Effects of chlorhexidine during immunosuppressive chemotherapy. A preliminary report.


Immunosuppressive chemotherapy and bone marrow transplantation are increasingly used to treat and, in some cases, cure numerous malignant conditions. The systemic sequelae as a result of these immunosuppressive techniques lead to a host of oral and dental complications. The direct and indirect stomatotoxic effects lead to development of ulcerative, hemorrhagic, or infectious complications that potentially can lead to increased mortality and morbidity. Chlorhexidine was studied to evaluate its broad spectrum antimicrobial properties and to evaluate its effect on immunosuppression-induced mucositis. Our double-blind randomized study revealed that chlorhexidine versus controls had considerable effect in the bone marrow transplant cohort. Patients who received chlorhexidine while undergoing bone marrow transplantation were found to exhibit fewer and less painful mucositis lesions. This study supports prophylactic use of chlorhexidine in patients who undergo bone marrow transplantation.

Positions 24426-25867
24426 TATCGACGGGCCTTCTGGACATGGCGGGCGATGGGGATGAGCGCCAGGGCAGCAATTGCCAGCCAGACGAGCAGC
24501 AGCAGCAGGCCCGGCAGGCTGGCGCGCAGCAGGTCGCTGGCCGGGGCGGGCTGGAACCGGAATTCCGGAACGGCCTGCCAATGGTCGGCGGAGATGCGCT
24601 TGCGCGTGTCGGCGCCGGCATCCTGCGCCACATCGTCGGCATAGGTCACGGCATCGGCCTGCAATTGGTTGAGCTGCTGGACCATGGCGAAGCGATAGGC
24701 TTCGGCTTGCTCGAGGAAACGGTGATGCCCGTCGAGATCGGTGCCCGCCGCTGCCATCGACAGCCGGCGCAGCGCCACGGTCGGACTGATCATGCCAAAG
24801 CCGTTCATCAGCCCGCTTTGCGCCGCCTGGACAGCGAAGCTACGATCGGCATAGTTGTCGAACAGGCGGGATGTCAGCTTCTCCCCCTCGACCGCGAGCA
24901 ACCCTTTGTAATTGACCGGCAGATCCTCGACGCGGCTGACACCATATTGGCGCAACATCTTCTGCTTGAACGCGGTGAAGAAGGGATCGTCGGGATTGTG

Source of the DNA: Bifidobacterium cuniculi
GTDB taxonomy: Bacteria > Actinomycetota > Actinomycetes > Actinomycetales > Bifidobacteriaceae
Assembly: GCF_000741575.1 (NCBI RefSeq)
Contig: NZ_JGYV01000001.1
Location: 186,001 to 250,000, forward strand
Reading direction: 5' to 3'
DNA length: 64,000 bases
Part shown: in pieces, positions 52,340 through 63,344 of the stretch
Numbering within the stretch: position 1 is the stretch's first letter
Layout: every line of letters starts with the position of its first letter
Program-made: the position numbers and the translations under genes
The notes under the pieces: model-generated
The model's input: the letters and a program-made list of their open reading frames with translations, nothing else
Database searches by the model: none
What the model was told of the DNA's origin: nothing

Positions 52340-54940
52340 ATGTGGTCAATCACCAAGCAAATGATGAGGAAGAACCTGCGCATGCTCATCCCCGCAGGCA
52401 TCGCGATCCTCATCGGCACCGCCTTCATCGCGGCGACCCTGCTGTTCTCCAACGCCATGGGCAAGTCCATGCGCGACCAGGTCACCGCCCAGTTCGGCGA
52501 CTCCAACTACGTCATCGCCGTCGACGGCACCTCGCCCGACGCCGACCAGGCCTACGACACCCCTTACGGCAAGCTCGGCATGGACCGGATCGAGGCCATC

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@article{Rutkauskas1993EffectsOC, title={Effects of chlorhexidine during immunosuppressive chemotherapy. A preliminary report.}, author={John S Rutkauskas and Jared W. Davis}, journal={Oral surgery, oral medicine, and oral pathology}, year={1993}, volume={76 4}, pages={441-8} }